Tomorrow I say goodbye to Venice and fly back to London after nearly two months here. It’s not without a heavy heart that I leave. In fact if it wasn’t for the fact that I have to supervise works on my apartment back home I would probably be extending my stay again.
So, why the heartache? Well, I can honestly say that no place has touched my heart and soul like Italy. I’ve admired and been fascinated by other countries but this country just reeled me in. The crush began as a teenager when I was bewitched by the mere prospect of a place existing that is renowned for its food, wine, opera, fashion, design, scooters, ice cream, football, history, stunning scenery and dark handsome men (among many other things). I wanted the country so much that I was content to spend a year in Milan – I didn’t care if it wasn’t high on the tourist wish list – it was still Italy! And since then I just can’t shake off the country. And I know I’m not the only one that has a thing about the place.
So, if you agree with me that Italy is the most incredible place on this planet, then which would you argue is its magical city? How could it not be Venice – this mystical city built on water – home to the most incredible architecture, the majestic gondolas that look like they are dancing on the water, that fantastical bright orange drink called Spritz, those wonderful narrow alleyways that usually lead to a dead-end or another canal, and the washing everywhere – oh those washing lines!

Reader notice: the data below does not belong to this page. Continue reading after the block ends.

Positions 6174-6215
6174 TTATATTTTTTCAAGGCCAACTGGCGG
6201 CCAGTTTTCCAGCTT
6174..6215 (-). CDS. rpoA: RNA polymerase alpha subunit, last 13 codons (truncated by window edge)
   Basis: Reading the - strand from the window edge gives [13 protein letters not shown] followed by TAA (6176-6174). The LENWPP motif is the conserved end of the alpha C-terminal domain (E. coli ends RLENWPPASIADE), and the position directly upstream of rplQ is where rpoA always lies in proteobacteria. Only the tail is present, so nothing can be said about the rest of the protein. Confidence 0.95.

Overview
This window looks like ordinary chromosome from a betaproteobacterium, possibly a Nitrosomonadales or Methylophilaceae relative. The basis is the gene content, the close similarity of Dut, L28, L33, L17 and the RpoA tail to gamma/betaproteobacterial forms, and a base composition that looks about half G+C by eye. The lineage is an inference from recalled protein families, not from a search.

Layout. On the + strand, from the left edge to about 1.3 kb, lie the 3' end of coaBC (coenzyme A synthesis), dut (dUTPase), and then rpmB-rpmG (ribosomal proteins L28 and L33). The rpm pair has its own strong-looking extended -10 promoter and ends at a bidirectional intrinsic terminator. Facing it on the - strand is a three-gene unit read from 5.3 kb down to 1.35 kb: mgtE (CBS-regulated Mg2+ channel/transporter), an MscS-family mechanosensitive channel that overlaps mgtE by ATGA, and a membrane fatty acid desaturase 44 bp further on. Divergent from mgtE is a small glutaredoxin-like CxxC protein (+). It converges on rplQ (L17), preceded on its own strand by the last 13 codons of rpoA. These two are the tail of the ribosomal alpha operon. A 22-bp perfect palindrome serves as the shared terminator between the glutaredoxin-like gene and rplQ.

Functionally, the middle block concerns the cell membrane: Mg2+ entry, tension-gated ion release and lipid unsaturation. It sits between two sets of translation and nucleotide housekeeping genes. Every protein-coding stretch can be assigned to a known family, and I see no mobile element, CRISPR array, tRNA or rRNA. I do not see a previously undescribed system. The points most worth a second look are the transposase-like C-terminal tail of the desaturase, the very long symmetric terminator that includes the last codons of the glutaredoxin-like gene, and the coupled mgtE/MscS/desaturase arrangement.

And then the people are really friendly! How can this possibly be in a city that is over-run with tourists?! A place that is invaded daily by huge cruise ships that belche out hordes of tourists, who gape and gaze and maybe buy an ice cream or occasionally take a gondola ride, then suck them back in and move on. Why don’t the locals tell us to get lost? Why aren’t they rude to us? Why don’t they charge us a fortune for a glass of wine instead of sometimes just a measly 80 cents? Why do they tolerate me photographing them (albeit discreetly but I’m sure they know)?
I guess it just goes against the Italians’ nature to be inhospitable so they can’t stop themselves from welcoming us with open arms and hearts. (Which the owners of my apartment did incidentally. They are such lovely people and so generous that they even let me borrow a cat for two months to keep me company!
So how does one say goodbye to Venice in a photograph? I guess I just have to finish how I began, with a picture of a gondolier. I know it’s a cliche, but hear me out – the gondolas may be the symbol of Venice but gondoliers also in my mind symbolise what is great about Venetians. They tolerated me photographing them without ever a complaint; they never ever hassled me to take a gondola – other than occasionally greeting me with the soft signature call of “Gondola, gondola…” as I walked past (which I secretly grew to love). Whenever I saw them interacting with the customers they seemed friendly and courteous – even when the trip was over and they didn’t need to be anymore. Their beautiful boats have a grace on the water that is just hypnotic to observe, and in their striped jumpers and straw boaters they are, well what can I say, devilishly handsome!
So goodbye gondoliers – I will miss you. And goodbye Venice. Until the next time…
(Oh, but don’t think this is the last of the Venice photos. I will keep posting them – just to help ease the pain).